about an 1/8 cup of fractionated coconut oil and apply that
to the scalp night and morning. These oils have soothing and
antibiotic/antimicrobial properties. You might also look at
the candida issue, because overgrown yeast often manifests
itself elsewhere in the body.
Robert - There are a number of oils that
might be effective. Your best bet is to start trying
them till you find the best. I would either mix the
essential oils with your shampoo. Likely 2 drops per
ounce. Or you could mix the oils with a carrier like EVCO
and apply to the scalp for about an hour before showering,
then shampoo and rinse. If it's really bad, apply with
scalp massage before bedtime, wear a shower cap to bed, then
shampoo in the morning. I would consider; Melaleuca,
Frankincense, Lavender, Sandalwood, and/or Geranium.
Patricia - I would make a blend of
Coconut Oil and Melaleuca and rub it into the scalp at night
before he goes to bed. He can wash it out in the morning and
repeat this procedure until clear. He also should do the GI Cleansing Formula Cleanse followed by the Probiotic Defense Formula.
Jan - There is an old scalp irritation
remedy I learned as a young hairdresser using aspirin and
shampoo. I'm not sure what it is about the aspirin that
makes it work but my guess is that 1 or 2 drops of
Wintergreen or Birch in a half ounce or so of toxin free
shampoo would do the same thing. The method is to mix up the
formula, before wetting the hair, rub it into the scalp and
complete the shampoo as usual. If your father tries it,
would you please let us know how it worked? Thanks,
Dian - The Birch oil is better than
aspirin. Aspirin is a synthetic form.
Jan - Yes, the aspirin is crushed and
mixed into the shampoo and I would definitely try the Birch
or Wintergreen first. More often than not, what we call
dandruff is simply dry, damaged skin caused by hair care
products which may or may not lead to low ... infections.
Aspirin contains synthetic salicylic acid. Birch and
Wintergreen contain extremely high levels of natural methyl
salicylate. The two chemicals are extremely closely
related and both are antiseptic in nature. I'm not a
chemist, however logic tells me it's the antiseptic agent
that usually clears the scalp irritation. I'll go for the
naturally occurring variety in Birch and Wintergreen! Note:
almost all dandruff shampoos contain coal tar and/or other
known or suspected carcinogens! No thanks!
Jan - I absolutely agree!! To do the
scalp treatment, part the hair and rub a tiny amount of the
essential oil/shampoo mixture into the scalp. Continue the
process with half inch partings, massage the scalp a minute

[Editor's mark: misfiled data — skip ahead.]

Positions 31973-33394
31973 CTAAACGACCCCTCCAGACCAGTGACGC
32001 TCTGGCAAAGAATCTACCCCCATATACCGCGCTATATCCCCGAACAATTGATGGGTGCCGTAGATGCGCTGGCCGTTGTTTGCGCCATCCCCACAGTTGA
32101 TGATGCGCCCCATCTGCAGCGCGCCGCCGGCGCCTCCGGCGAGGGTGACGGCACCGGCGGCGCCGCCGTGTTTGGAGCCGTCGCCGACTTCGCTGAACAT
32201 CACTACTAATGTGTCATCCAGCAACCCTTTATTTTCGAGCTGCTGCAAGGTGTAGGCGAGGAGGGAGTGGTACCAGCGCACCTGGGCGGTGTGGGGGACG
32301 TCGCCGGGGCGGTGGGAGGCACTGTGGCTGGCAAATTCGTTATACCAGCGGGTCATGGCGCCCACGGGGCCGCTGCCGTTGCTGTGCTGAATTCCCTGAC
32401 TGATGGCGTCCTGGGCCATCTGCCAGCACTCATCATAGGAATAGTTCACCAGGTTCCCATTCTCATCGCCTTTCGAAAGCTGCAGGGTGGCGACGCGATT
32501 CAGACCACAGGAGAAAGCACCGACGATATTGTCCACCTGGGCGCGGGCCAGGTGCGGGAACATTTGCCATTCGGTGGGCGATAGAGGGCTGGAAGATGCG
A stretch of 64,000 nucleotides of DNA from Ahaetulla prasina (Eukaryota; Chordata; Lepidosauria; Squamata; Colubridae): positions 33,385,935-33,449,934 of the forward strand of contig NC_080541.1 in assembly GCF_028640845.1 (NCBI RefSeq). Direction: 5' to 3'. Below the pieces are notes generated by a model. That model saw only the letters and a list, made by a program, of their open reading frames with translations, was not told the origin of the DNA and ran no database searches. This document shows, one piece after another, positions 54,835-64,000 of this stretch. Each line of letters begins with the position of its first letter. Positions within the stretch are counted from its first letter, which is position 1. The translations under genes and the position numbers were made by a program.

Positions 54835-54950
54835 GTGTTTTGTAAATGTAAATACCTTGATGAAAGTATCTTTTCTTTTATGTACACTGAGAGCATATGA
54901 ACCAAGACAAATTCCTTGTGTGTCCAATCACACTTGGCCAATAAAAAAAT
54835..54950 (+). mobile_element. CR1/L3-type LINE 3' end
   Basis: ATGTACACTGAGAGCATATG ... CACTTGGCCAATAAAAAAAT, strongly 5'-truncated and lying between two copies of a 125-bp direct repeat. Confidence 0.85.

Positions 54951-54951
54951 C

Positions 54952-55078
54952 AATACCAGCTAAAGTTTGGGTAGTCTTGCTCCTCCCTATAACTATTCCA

or so and continue with shampoo as normal. BY FAR, it's
better to use a shampoo that's free of toxins, including
Amber - A friend of
mine does hair for a living and wants to incorporate some
oils into her routine when she washes her clients hair. I
would love to hear your suggestions for what oils or blends
you think would be enjoyed by her clients. I have
experimented with some of the oils on myself and my husband
but it has been hard to eliminate any oils from the list
since we loved them all! Do you know which oils are
particularly beneficial to the scalp and hair? I found a
suggested blend for dandruff (Melaleuca, Lavender, Lemon,
and Rosemary), does anyone have any recommendations for a
relaxing blend and maybe an invigorating blend? I was also
wondering if anyone has had luck using oils for balding men
Loryjean - I tried the coconut oil and
Peppermint treatment; it was really messy but my hair was
extra soft for days! Did take a couple of washings to lose
the oil feel, but I have thin hair and it weighs down
easily. I have thought about adding oils to my unscented
shampoo, but then I would be "stuck" with a certain
fragrance until the bottle was empty, and I'm having too
much fun trying out all the different options!
Denise - To help with the large bottle
of shampoo problem, use one of the tiny bottles of shampoo
you can get at a hotel or from the travel section at Target
or Walmart. That way I can use it for 2-3 washes to see if I
like it and what it does to me, then rinse it out and start
Jan - Ok, I don't use any shampoo and
my hair has never been cleaner or smelled better or been
more manageable. I actually use baking soda with a few drops
of Lavender oil. Then I rinse with raw apple cider vinegar
and a few drops of Lavender. 1/4 cup vinegar, 16 oz of
water, and 4 drops of Lavender. Then for extra shine, one
drop VCO rubbed into the palm of my hands and barely placed
over the hair. Put it on the fingertips and start at the
scalp. It works for me. You may have "icky" hair for a
couple weeks, but I never did. I love it. Experiment. It's
I essentially built my other essential oils business
while doing hair. I mostly used Peppermint and/or Lavender
for headaches, allergies, relaxation, and as a conversation
starter. With chemical services, after the last rinse and
before applying the conditioner, I liberally sprayed the
hair with "Peppermint water" mixed at the rate of 2 drops
per ounce of water. The Peppermint helps remove residual
odors from the chemicals, tightens the hair shaft and helps
close the cuticle layer which helps "set" the color or perm
and makes the hair smoother and more shiny.
Also I diffused a purifying blend or a blend somewhat
like Respiratory Blend or Protective Blend everyday in my shop. There are
other things one can do as well, but that's a good start and
certainly demonstrates the value of oils.
Pat - I have been using Rosemary with my
organic shampoo and find that I have new hair growing in. I
also use Peppermint for a stimulating experience, Lavender
and Grounding Blend for relaxation and Melaleuca for general hair
Rosemary is supposed to be a great oil to regenerate the
hair follicles, Peppermint and Melaleuca really give you a
tingly wake up call, and Lavender will relax you. You can
use the oils so many ways depending on what you want to
accomplish. I have even used Grounding Blend when I felt I might